Ever since the Lions squad was selected, the impact of that one-off slaughter has been dwindling, partly because of finely drawn debates over the merits of say, the extrovert game of Ireland's No 8 Jamie Heaslip and the awesome productivity of his Welsh rival Toby Faletau.

In the blizzard of selection revisionism following Saturday's defeat, one leading aficionado makes the case for no less than 11 Welshmen in the Sydney showdown. Assuming Jamie Roberts and Warburton are fit, this team would read: Halfpenny, Bowe, Davies, Roberts, North, Sexton, Phillips, Corbisiero, Hibbard, Adam Jones, Gray, Alun Wyn Jones, Lydiate, Warburton, Faletau. This, it is true, is an awful lot of Welshmen but then it is also an awful lot of team. Certainly, there could be no inclination to diminish its potential in the wake of that extraordinary performance against England – or at the World Cup in New Zealand, where the Welsh impact was nothing less than riveting.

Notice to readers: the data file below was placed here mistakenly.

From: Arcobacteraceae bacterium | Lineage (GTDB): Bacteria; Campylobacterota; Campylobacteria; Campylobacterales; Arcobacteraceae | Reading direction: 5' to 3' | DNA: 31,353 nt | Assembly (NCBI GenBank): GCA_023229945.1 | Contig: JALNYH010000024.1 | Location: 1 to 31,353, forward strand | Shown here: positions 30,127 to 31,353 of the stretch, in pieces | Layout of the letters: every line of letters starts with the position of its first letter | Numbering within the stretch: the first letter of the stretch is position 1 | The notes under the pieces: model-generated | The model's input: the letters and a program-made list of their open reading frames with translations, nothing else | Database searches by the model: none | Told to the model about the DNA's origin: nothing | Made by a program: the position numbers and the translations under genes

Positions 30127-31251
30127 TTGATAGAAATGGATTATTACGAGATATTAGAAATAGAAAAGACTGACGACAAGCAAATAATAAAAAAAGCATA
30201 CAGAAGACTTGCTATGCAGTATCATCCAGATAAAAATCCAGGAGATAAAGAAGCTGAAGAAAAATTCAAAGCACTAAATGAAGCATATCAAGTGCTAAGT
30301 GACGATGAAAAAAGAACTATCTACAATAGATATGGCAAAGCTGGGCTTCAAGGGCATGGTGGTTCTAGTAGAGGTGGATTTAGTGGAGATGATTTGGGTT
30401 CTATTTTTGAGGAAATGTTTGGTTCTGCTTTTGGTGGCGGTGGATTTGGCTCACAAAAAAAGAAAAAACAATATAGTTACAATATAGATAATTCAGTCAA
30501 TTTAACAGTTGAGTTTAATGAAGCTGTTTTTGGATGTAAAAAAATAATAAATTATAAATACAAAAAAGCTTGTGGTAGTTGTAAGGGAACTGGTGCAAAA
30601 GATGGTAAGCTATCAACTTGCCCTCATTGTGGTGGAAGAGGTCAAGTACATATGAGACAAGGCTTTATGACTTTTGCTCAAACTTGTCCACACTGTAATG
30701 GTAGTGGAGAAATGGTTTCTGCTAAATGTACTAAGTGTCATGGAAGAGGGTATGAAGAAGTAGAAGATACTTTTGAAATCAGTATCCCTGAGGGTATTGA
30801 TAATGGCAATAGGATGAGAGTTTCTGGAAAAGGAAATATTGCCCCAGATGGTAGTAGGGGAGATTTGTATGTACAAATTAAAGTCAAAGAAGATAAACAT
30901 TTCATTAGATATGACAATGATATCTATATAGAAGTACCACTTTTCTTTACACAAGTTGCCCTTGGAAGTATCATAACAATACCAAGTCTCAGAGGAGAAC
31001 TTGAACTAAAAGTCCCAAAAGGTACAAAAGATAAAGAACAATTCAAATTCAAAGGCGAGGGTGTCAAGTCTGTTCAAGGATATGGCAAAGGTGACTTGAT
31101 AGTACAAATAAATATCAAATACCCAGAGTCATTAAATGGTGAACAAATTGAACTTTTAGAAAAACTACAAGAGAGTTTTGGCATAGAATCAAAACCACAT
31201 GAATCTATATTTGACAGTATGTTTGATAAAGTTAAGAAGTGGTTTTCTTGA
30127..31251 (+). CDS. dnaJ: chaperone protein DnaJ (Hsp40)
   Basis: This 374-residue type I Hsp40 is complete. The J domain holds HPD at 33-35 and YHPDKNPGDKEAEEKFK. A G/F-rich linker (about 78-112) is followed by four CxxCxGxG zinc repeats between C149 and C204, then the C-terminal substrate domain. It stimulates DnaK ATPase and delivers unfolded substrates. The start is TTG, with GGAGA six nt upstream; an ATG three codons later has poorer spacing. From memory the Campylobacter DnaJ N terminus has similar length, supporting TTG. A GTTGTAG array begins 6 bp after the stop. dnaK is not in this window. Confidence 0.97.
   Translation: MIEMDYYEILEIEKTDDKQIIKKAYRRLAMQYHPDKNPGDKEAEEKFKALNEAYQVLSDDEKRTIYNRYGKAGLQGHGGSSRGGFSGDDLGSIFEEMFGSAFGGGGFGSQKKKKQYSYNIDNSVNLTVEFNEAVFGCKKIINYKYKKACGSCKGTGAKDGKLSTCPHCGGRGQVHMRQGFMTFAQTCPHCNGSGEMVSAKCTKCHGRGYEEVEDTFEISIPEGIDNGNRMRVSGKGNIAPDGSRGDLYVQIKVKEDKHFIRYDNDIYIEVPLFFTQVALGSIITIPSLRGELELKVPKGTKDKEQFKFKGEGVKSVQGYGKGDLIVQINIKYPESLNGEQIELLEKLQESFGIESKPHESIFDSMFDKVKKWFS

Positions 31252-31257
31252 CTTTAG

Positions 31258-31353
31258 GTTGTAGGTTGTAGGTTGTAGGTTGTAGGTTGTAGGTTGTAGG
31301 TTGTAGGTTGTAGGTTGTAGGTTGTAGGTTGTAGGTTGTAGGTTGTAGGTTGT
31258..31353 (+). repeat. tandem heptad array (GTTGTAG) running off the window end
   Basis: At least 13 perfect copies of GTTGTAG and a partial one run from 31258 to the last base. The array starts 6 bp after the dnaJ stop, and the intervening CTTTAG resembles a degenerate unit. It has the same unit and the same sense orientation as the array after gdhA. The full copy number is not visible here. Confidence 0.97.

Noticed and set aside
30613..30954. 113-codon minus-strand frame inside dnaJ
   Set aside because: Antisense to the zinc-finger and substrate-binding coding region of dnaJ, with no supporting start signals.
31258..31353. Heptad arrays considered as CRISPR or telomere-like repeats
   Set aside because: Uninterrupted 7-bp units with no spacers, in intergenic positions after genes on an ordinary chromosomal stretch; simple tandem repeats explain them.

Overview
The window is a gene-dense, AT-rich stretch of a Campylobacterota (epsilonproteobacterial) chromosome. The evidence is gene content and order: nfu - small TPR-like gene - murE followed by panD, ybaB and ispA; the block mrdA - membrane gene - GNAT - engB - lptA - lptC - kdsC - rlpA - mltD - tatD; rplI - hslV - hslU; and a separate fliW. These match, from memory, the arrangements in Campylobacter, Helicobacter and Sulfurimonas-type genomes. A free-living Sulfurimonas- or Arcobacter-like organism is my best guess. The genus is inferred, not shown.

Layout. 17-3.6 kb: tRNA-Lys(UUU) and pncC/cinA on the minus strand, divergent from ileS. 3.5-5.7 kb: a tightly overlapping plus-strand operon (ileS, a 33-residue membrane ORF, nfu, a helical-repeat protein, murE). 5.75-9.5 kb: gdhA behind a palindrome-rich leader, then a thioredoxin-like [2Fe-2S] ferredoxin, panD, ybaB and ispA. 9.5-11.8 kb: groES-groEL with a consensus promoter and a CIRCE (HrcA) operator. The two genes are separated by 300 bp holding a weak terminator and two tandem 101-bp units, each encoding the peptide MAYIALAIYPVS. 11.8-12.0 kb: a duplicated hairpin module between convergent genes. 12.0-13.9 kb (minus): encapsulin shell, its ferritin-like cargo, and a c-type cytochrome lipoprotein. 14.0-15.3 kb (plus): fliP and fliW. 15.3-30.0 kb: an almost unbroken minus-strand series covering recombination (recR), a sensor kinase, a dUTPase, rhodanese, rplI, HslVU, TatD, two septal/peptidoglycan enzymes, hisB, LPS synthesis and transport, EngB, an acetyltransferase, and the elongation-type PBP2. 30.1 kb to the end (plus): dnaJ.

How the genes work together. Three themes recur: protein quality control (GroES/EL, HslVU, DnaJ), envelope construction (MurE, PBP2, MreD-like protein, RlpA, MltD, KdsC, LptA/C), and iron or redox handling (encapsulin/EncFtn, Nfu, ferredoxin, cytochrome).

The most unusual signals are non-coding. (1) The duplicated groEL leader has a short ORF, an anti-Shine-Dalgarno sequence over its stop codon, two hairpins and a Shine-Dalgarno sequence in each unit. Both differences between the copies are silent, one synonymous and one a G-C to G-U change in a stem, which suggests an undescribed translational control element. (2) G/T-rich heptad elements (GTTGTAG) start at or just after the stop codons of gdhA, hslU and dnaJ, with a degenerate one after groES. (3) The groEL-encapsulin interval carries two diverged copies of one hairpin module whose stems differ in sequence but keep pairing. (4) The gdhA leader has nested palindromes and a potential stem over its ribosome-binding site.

The Welsh had a unity of purpose, a perspective on their strengths, which became an increasing source of certainty, and this is something which may be worth remem-bering now that the Australians, for all their own imperfections, are showing a much surer instinct for what they are trying to do.

It is, basically, enough to attack, and to keep on doing it until they get their rewards.

By comparison, the Lions have been content to wait in the bushes and it is a state of affairs that has clearly created widespread frustration, not least in the attacking icon O'Driscoll. He admitted that the Lions, thus far, haven't shown much.

But then doing so is not so easy when you spend so much of your time in the long grass.

News
Patrick Stewart in the classiest ice bucket to date
peopleSir Patrick took a more understated approach to the challenge
News
The current recommendation from Britain's Chief Medical Officer, is that people refrain from drinking on at least two days a week
scienceTheory is that hangovers are caused by methanol poisoning
Arts and Entertainment
tvWe have created an infogaphic that looks back over the previous incarnations of the Doctor
Sport
Olivier Giroud celebrates after his late goal saved Arsenal a point at Goodison Park
football Giroud rescues a point for Arsenal after they trailed by two goals
PROMOTED VIDEO